In philosophy, an action is something which is done by an agent. In common speech, the term action is often used interchangeably with the term behavior. However, in the philosophy of action, the behavioural sciences, and the social sciences, a distinction is made: behavior is defined as automatic and reflexive activity, while action is defined as intentional, purposive, conscious and subjectively meaningful activity[citation needed]. Thus, throwing a ball is an instance of action; it involves an intention, a goal, and a bodily movement guided by the agent. On the other hand, catching a cold is not considered an action because it is something which happens to a person, not something done by one.Contents1 Perception 2 Movement 3 Reasons for action 4 See also 5 References 6 Further readingPerception[edit] In enactivism theory, perception is understood to be sensorimotor in nature. That is, we carry out actions as an essential part of perceiving the world
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Register (sociolinguistics)
In linguistics, a register is a variety of a language used for a particular purpose or in a particular social setting. For example, when speaking in a formal setting, an English speaker may be more likely to use features of prescribed grammar than in an informal setting—such as pronouncing words ending in -ing with a velar nasal instead of an alveolar nasal (e.g. "walking", not "walkin'"), choosing more formal words (e.g. father vs. dad, child vs. kid, etc.), and refraining from using words considered nonstandard, such as ain't. As with other types of language variation, there tends to be a spectrum of registers rather than a discrete set of obviously distinct varieties—numerous registers could be identified, with no clear boundaries between them
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Formality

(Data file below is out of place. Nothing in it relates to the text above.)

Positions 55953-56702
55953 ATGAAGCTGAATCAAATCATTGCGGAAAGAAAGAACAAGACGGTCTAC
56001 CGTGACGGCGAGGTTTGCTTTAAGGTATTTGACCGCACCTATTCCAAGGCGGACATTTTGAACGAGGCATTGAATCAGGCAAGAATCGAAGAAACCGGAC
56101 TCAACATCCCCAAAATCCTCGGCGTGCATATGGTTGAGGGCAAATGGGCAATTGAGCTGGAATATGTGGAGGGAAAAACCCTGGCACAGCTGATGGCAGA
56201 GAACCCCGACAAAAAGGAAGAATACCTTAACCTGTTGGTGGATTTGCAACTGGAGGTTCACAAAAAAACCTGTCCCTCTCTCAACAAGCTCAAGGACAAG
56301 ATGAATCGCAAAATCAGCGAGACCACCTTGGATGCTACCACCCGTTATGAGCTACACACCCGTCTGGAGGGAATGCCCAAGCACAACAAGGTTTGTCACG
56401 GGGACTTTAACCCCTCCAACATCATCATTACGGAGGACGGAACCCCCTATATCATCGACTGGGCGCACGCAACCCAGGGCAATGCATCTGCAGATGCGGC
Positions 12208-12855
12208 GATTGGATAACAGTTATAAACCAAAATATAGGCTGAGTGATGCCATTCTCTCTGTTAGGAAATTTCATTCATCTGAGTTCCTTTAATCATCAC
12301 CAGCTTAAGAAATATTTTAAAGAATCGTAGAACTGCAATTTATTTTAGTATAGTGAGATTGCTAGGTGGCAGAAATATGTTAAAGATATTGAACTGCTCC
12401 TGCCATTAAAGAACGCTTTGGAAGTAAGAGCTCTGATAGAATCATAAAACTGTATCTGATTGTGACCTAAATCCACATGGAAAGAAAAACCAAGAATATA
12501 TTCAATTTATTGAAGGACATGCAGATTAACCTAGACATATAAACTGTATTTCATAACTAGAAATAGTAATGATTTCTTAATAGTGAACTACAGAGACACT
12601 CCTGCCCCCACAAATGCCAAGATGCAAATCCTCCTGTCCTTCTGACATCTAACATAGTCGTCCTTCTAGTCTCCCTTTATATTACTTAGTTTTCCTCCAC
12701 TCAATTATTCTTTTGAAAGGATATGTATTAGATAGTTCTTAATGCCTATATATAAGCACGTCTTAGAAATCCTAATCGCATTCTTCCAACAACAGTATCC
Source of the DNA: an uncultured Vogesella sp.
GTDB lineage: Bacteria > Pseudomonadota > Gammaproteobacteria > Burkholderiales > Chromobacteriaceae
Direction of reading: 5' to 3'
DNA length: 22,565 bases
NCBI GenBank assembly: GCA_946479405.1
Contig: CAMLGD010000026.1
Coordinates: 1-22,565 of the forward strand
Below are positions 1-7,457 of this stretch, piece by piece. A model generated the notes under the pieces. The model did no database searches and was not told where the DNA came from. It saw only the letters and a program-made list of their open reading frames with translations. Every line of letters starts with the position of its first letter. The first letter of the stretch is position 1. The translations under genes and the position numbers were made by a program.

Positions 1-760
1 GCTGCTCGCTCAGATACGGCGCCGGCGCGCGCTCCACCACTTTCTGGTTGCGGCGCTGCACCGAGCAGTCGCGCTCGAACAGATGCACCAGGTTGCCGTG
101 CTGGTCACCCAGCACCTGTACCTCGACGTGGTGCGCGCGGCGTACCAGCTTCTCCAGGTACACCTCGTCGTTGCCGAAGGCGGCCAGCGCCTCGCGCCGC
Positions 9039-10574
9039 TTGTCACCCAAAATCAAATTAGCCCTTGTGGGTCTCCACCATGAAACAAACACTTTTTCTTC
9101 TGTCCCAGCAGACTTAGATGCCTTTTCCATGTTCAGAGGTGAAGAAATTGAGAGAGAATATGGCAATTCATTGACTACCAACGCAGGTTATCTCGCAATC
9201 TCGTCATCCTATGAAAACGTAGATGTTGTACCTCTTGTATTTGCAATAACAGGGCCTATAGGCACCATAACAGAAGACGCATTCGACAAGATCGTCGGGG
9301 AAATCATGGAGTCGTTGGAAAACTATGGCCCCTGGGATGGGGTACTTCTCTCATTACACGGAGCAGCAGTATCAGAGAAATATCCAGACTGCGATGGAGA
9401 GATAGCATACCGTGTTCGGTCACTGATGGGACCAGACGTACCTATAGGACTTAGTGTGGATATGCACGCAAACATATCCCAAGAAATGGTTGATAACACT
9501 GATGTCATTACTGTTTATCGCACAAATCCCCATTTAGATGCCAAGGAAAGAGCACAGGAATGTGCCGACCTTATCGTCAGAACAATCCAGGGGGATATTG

A formality is an established procedure or set of specific behaviors and utterances, conceptually similar to a ritual although typically secular and less involved. A formality may be as simple as a handshake upon making new acquaintances in Western culture to the carefully defined procedure of bows, handshakes, formal greetings, and business card exchanges that may mark two businessmen being introduced in Japan. In legal and diplomatic circles, formalities include such matters as greeting an arriving head of state with the appropriate national anthem. Cultures and groups within cultures often have varying degrees of formality which can often prove a source of frustration or unintentional insult when people of different expectations or preferences interact. Those from relatively informal backgrounds may find formality to be empty and hypocritical, or unnecessarily demanding
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Utterance
In spoken language analysis, an utterance is the smallest unit of speech. It is a continuous piece of speech beginning and ending with a clear pause. In the case of oral languages, it is generally but not always bounded by silence. Utterances do not exist in written language, only their representations do. They can be represented and delineated in written language in many ways. In oral/spoken language utterances have several features including paralinguistic features which are aspects of speech such as facial expression, gesture, and posture. Prosodic features include stress, intonation, and tone of voice, as well as ellipsis, which are words that the listener inserts in spoken language to fill gaps. Moreover, other aspects of utterances found in spoken languages are non-fluency features including: voiced/un-voiced pauses (like "umm"), tag questions, and false starts when someone begins their utterances again to correct themselves
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International Standard Book Number
"ISBN" redirects here. For other uses, see ISBN (other).International Standard Book
Book
NumberA 13-digit ISBN, 978-3-16-148410-0, as represented by an EAN-13 bar codeAcronym ISBNIntroduced 1970; 48 years ago (1970)Managing organisation International ISBN AgencyNo. of digits 13 (formerly 10)Check digit Weighted sumExample 978-3-16-148410-0Website www.isbn-international.orgThe International Standard Book
Book